He gripped the ball with both hands. His knees bent in the perfect stance at the free-throw line. This wasn’t the NBA, but the pressure was still on as 30 Ardmore youth looked up at him with awe in their eyes.
The sweat dripped down his face, as the Oklahoma heat overtook the gym. Looking calm and collected he took the shot, and just like that, the ball went in.
Kids participating in the Dominique Coursey Basketball Academy were starstruck as former Oklahoma City Thunder player Hasheem Thabeet dropped in Thursday, to teach the kids a thing or two about becoming a professional player.
“Every time you step on the court you can be the best, but you have to work hard,” Thabeet said. “I came here from Tanzania when I was 15-years-old. Whenever I thought about going home, I told myself, ‘no, you’re here for something great.’ I didn’t quit, I’ll never quit.”
Thabeet stressed the importance of working hard to get where you want to be in life.
“All these kids won’t end up playing basketball,” he said. “But they can learn something. It’s all about learning the skills you need in life. It’s about creating a platform for them to raise. I hope to implement things like this in my community when I go back to Tanzania.”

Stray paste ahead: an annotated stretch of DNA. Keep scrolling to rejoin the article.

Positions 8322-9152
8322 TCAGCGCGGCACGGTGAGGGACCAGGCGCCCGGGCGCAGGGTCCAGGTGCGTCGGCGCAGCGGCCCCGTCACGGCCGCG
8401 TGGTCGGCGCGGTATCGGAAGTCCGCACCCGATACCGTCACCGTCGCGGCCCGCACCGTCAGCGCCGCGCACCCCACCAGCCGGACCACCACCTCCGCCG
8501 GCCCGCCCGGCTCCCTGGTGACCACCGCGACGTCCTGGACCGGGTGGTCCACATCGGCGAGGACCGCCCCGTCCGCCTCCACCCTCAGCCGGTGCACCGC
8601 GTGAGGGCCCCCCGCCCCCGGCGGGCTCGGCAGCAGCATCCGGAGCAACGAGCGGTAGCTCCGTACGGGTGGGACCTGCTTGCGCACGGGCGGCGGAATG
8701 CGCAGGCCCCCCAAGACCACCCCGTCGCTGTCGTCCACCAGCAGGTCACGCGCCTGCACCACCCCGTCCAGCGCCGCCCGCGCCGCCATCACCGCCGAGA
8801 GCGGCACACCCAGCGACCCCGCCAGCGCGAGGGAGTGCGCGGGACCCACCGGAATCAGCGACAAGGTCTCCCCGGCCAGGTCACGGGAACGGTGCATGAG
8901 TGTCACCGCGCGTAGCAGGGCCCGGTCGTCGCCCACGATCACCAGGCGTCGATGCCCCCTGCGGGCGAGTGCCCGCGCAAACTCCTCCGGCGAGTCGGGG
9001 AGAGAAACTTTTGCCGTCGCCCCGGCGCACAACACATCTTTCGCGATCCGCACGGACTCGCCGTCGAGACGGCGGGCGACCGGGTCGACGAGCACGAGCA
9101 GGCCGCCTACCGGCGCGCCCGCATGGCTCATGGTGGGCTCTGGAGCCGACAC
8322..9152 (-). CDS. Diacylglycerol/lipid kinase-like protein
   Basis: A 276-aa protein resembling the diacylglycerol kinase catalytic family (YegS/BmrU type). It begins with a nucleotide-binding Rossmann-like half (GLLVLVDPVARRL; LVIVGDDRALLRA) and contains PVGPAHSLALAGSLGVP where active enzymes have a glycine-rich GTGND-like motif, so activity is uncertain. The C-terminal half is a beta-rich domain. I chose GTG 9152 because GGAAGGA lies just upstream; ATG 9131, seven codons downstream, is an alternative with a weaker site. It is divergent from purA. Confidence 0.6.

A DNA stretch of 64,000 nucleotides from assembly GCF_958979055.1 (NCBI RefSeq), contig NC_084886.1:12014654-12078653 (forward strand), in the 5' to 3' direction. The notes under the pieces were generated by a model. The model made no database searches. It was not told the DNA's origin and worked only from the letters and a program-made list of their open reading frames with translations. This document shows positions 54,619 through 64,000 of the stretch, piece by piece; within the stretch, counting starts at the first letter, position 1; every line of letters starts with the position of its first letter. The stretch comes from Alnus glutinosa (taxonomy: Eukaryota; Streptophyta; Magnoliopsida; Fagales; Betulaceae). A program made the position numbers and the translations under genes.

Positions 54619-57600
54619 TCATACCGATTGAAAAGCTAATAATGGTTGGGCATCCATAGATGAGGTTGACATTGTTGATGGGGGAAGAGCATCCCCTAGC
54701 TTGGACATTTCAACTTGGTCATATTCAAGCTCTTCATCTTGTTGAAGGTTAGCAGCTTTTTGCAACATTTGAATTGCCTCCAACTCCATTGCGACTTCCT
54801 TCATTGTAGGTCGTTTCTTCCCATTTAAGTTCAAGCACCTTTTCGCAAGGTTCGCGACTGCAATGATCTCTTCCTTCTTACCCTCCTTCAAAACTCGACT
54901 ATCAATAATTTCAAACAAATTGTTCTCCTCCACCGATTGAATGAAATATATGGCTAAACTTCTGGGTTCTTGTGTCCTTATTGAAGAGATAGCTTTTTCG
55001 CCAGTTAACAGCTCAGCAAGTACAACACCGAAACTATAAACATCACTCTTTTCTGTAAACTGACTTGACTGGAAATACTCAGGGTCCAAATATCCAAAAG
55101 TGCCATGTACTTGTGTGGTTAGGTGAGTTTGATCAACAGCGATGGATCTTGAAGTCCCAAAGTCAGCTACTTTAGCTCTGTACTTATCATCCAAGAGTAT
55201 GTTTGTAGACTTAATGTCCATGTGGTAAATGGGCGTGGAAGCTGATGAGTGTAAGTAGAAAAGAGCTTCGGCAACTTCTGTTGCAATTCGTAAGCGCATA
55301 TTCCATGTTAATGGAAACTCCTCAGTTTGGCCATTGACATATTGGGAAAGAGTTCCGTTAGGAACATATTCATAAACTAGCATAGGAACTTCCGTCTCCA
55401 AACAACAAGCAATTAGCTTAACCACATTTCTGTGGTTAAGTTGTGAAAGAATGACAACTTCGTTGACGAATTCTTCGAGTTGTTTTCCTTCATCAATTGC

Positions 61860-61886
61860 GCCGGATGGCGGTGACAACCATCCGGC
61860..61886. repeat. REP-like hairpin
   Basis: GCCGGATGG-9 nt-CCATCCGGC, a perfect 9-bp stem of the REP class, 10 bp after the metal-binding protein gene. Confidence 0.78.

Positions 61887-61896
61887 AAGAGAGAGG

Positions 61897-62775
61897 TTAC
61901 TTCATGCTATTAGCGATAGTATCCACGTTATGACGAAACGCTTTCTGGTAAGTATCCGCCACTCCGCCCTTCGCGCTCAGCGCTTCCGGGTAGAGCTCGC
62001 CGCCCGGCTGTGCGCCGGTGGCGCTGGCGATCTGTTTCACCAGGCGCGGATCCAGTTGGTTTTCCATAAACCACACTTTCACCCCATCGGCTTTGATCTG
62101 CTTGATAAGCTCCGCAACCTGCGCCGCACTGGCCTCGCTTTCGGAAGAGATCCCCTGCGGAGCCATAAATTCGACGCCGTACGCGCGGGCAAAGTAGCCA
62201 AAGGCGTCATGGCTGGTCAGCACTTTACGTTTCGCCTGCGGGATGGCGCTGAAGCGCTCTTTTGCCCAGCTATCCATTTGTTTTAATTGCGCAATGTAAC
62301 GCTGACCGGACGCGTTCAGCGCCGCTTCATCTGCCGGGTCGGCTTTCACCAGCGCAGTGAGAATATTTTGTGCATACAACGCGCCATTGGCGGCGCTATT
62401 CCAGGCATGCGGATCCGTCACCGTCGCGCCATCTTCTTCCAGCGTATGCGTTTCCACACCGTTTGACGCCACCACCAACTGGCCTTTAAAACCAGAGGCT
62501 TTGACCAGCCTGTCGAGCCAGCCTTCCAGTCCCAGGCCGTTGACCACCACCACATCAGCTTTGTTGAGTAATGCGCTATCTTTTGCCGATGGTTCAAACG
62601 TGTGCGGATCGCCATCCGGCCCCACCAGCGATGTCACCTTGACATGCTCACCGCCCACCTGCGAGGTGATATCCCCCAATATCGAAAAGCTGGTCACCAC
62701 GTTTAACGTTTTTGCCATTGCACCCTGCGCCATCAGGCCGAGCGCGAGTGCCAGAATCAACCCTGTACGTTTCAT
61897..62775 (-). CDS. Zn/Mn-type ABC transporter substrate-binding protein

Dominique Coursey’s basketball academy is a seven-week summer camp that aims to teach kids the fundamentals of basketball, while also keeping them active during the summer. The camp that lasts from 8 a.m. -12 p.m.  
“I want to give back, because people helped me when I was the same age these kids are,” Coursey said. “For some of these kids the only meals they will have for the day are the ones they have with me. I’m so thankful for all my sponsors that make this possible. ”
In addition to Thabeet dropping in, Wednesday’s camp also featured guest speaker Quinn Wooldridge, Oklahoma Baptist University’s head coach.
Wooldridge told the kids the five things he looks for in selecting players for his team. Those who demonstrate integrity, respect, responsibility, sportsmanship and are servant leaders.
“I want great basketball players and good people,” he said. “All those things boil down to choice. Everyone has a choice to do the right thing or not. Do the right thing.”
To sign up for Coursey’s next camp contact him at (580) 227-1167 or dcoursey54@gmail.com.